The Nobel Prize in Physiology or Medicine 2002
Born: 13 January 1927, Germiston, South Africa
Affiliation at the time of the award: The Molecular Sciences Institute, Berkeley, CA, USA
Prize motivation: "for their discoveries concerning genetic regulation of organ development and programmed cell death'."
Prize share: 1/3
At the beginning of an organism's life, the number of cells it contains increases rapidly. New cells are formed throughout its lifetime, but cells also die in order to maintain a balance in the number of cells in existence. This process is regulated by genes and is called programmed cell death. Groundbreaking in the understanding of this phenomenon were studies on the development of the small roundworm Caenorhabditis elegans, conducted by Sydney Brenner in the mid-1970s. Sydney Brenner's work made it possible to link genetic analysis to cell division and organ formation.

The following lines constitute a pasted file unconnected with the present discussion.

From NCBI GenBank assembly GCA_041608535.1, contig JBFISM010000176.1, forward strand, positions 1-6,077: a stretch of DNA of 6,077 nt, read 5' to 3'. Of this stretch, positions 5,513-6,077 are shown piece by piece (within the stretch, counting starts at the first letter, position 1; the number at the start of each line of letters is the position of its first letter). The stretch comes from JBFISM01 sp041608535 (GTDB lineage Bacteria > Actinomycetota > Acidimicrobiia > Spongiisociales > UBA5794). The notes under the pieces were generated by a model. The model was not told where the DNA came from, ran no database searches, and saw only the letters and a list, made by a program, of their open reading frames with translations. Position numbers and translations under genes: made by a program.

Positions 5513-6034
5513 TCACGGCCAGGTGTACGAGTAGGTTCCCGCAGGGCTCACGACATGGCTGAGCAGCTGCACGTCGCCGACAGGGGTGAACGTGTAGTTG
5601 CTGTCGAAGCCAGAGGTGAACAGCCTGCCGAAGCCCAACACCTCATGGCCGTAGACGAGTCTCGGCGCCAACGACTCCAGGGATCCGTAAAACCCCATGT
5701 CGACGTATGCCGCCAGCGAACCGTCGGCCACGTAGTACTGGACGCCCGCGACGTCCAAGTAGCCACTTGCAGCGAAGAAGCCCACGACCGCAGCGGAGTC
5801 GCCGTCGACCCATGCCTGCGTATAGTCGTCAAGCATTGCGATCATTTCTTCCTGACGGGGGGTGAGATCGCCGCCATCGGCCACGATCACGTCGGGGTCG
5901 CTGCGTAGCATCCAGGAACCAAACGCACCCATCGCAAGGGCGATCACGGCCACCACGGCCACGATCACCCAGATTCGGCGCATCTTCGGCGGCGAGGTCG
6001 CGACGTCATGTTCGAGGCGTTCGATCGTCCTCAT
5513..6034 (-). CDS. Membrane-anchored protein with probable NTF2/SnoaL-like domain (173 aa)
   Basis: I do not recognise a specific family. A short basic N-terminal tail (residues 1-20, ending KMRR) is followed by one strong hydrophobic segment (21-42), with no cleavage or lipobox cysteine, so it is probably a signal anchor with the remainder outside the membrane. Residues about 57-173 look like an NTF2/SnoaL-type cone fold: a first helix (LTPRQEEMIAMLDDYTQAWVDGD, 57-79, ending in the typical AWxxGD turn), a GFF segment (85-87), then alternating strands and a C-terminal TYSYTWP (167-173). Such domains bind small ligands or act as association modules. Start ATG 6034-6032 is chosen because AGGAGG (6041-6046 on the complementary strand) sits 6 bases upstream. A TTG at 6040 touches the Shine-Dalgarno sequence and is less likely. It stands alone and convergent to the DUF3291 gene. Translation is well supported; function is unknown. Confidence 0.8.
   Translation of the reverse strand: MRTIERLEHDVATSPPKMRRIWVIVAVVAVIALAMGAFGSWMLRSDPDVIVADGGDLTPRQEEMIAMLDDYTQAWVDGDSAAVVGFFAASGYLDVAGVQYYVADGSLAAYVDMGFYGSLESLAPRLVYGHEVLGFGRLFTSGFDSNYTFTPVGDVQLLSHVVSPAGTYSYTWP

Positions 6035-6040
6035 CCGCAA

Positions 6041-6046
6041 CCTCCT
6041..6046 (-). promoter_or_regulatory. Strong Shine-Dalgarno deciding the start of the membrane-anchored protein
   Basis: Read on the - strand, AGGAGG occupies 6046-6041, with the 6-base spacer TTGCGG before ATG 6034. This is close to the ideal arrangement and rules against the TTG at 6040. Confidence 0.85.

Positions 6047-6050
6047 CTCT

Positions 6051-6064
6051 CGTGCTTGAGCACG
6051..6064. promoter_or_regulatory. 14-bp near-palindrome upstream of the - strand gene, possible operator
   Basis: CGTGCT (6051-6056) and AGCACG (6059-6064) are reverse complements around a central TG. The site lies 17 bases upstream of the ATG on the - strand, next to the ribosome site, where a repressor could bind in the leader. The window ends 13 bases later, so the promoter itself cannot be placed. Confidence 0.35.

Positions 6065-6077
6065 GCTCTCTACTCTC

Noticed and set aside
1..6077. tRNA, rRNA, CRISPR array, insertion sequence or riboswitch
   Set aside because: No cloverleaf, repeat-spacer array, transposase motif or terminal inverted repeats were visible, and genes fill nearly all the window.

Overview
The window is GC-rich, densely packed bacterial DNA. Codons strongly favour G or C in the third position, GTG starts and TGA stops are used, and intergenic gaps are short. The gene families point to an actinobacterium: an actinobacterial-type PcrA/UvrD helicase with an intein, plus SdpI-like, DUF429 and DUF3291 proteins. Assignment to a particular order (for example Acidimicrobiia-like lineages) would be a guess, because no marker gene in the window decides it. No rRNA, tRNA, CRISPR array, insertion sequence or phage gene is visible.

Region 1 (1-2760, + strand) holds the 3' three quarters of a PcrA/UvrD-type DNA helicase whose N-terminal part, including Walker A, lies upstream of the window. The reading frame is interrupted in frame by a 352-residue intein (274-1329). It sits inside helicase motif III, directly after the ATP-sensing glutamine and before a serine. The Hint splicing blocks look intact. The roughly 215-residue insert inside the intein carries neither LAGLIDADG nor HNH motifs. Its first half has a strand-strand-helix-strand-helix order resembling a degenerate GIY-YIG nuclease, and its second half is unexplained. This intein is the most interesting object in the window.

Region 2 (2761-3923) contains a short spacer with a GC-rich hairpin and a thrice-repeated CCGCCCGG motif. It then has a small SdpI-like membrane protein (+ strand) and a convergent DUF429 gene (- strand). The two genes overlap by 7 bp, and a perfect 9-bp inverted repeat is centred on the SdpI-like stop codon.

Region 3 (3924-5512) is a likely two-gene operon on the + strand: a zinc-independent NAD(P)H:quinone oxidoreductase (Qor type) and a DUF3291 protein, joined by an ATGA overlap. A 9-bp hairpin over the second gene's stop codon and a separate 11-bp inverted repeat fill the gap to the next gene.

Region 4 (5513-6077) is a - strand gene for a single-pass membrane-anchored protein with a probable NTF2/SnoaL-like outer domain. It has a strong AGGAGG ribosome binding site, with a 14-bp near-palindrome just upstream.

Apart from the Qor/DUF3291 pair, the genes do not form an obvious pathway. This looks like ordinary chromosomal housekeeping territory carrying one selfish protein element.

Their work and discoveries range from cancer therapy and laser physics to developing proteins that can solve humankind’s chemical problems. The work of the 2018 Nobel Laureates also included combating war crimes, as well as integrating innovation and climate with economic growth. Find out more.